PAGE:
02nd Sep2019

‘The Naked Kiss’ Blu-ray Review (Criterion)

by Rupert Harvey

Stars: Constance Towers, Antony Eisley, Michael Dante, Virginia Grey, Patsy Kelly | Written and Directed by Samuel Fuller


The Naked Kiss opens with a fight. And Kelly (Constance Towers) – an experienced escort reclaiming her money from a punter – will never stop fighting. Just for one night it looks like she’s left her worst times behind, as she arrives in Grantville, a small town where no one knows her name. But then she discovers her first customer, Griff (Antony Eisley), is a local policeman. He offers a deal: she can’t operate within the town itself, but he’ll set her up in a brothel outside the limits.

But Kelly is looking for a life more meaningful. So, she finds herself in a hospital for disabled children. She’s a natural. The kids love her. Her colleagues love her. But Griff still can’t trust her – especially when she falls for his enormously wealthy best bud, Grant (Michael Dante), after whom the town is named. Kelly faces an uphill battle to convince Griff that she’s changed her ways – and he holds a secret that could ruin her.

The Naked Kiss tells a story that leads to a tawdry tabloid headline. (We even get the headline in the end.) A fast-paced and enjoyable thriller, what it lacks in plausibility it makes up for with broad twists and a wry script. It is an assault on the small, sanctimonious, picket fence conservative town. It’s often crass and confrontational. Imagine Lars Von Trier making a movie in the Hays code era.

Kelly is a blonde bombshell on the wane, and a large part of her suffering comes from the attitude of men – specifically that she can amount to nothing more than her sexual history. There is no doubt for the audience, though. It might have been fun to have a little more ambiguity about Kelly’s intentions. But then Fuller follows her on a night-time walk through the dormitory, weeping earnestly at the children’s bedside, and we are left in no doubt.

The editing is a mixed bag, with some distracting mid-scene jump cuts and awkward music cues, running up against sophisticated montage sequences. There’s a fantastic scene where the children play on the grass while Kelly narrates a pirate story. And later, there’s a lovely moment when Kelly monologues to a half-dressed mannequin, while a tapestry of voices speak in her head.

Fuller’s steady and sometimes stylish direction ranges from stagey, single-camera simplicity to adventurous tracking shots. The lighting – all noir shadows and plunging spotlights – is top drawer. It’s a pity that some of the supporting performances are distinctly bottom drawer.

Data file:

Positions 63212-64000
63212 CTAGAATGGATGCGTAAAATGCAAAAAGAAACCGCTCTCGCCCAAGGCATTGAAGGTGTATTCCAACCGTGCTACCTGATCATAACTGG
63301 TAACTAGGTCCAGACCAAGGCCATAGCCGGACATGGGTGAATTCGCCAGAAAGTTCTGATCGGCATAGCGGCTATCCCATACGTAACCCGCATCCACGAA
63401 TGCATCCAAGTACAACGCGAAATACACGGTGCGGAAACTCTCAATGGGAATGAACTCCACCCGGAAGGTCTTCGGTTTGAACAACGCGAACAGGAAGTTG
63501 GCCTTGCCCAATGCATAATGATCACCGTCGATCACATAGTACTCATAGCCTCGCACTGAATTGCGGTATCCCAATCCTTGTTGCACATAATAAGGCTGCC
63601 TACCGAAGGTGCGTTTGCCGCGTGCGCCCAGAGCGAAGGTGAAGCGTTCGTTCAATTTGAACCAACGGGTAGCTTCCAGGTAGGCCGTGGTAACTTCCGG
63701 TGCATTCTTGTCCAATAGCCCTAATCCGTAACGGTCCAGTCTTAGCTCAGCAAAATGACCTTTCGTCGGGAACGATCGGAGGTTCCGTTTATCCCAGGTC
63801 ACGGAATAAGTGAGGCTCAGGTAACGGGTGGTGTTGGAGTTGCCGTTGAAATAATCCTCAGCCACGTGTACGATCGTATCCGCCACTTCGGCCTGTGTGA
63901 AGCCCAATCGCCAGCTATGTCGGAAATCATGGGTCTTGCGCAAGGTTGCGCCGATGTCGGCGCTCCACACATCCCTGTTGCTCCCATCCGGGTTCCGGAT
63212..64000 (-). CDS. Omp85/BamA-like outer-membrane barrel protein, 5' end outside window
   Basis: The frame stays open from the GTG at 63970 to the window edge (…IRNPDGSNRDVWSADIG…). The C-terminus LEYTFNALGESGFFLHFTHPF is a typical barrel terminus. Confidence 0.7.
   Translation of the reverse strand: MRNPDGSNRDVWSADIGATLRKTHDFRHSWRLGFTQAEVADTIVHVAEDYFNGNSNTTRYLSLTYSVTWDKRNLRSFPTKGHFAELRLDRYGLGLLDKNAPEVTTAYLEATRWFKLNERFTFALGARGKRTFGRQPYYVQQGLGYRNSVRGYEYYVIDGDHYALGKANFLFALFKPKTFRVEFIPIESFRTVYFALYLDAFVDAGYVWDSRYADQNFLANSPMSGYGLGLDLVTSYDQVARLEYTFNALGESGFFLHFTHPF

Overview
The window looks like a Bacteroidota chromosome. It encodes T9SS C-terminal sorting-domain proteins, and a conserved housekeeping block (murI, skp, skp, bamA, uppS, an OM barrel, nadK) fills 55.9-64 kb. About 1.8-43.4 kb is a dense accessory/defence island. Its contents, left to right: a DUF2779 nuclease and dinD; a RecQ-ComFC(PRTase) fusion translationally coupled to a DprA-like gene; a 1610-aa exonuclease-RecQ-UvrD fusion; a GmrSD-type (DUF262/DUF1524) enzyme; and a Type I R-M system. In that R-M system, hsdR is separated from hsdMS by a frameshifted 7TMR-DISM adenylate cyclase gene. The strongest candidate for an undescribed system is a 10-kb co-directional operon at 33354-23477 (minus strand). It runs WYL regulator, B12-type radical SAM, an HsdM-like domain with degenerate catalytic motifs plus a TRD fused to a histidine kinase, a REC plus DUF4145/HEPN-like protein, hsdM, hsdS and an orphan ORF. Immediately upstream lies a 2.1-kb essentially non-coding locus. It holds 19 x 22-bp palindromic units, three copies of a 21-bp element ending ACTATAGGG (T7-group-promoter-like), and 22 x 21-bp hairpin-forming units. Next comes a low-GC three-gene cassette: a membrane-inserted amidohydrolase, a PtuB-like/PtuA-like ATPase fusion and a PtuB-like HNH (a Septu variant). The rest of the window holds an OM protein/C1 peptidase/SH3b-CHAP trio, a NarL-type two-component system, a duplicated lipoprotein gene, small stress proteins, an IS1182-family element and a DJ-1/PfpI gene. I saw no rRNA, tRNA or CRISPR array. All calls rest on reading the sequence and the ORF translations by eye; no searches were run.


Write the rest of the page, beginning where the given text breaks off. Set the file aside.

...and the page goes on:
The dialogue is as ripe as it comes, and so full of metaphors that it can take effort to understand what the characters are really saying. There’s also a vein of smutty, censor-dodging double entendres: “We spend a third of our lives in bed!” Kelly’s wholesome landlady says at one point. But the real zinger battles occur between Kelly and Griff, and refreshingly without the inevitability of a reluctant romance. They genuinely don’t trust each other, and this provides a fun tension throughout the taut running time.

A fine little thriller it may be, but don’t go in expecting a sophisticated exploration of the cathouse underworld. Kelly describes herself as “a woman of two worlds,” and the film is similarly binary in its conclusions. The focus is firmly on the women as perpetrators – never the punters or the pimps – and firmly on their occupation being a moral choice. Nuance or social context are thin on the ground.

But it’s not that kind of movie. Put aside police procedure (at one point Kelly is allowed to violently interrogate a key child witness) and plausibility and focus instead on the pulp storytelling, which barrels along. This isn’t social realism, it’s a grubby little opera with big ideas: guilt, truth and redemption. Taken on those terms, it’s perfectly watchable. And it’s better than Shock Corridor.


  • New, restored high-definition digital transfer (with uncompressed monaural soundtrack)
  • New video interview with star Constance Towers by film historian and filmmaker Charles Dennis
  • Excerpts from a 1983 episode of the BBC’s The South Bank Show dedicated to director Samuel Fuller
  • Interview with Fuller from a 1967 episode of the French television series Cinéastes de notre temps
  • Interview with Fuller from a 1987 episode of the French television series Cinéma cinemas
  • Original theatrical trailer
  • PLUS: Illustrations by cartoonist Daniel Clowes (Eightball, Ghost World) and a booklet featuring an essay by critic and poet Robert Polito and excerpts from Fuller’s autobiography, A Third Face: My Tale of Writing, Fighting, and Filmmaking.

The Naked Kiss is out now from Criterion.


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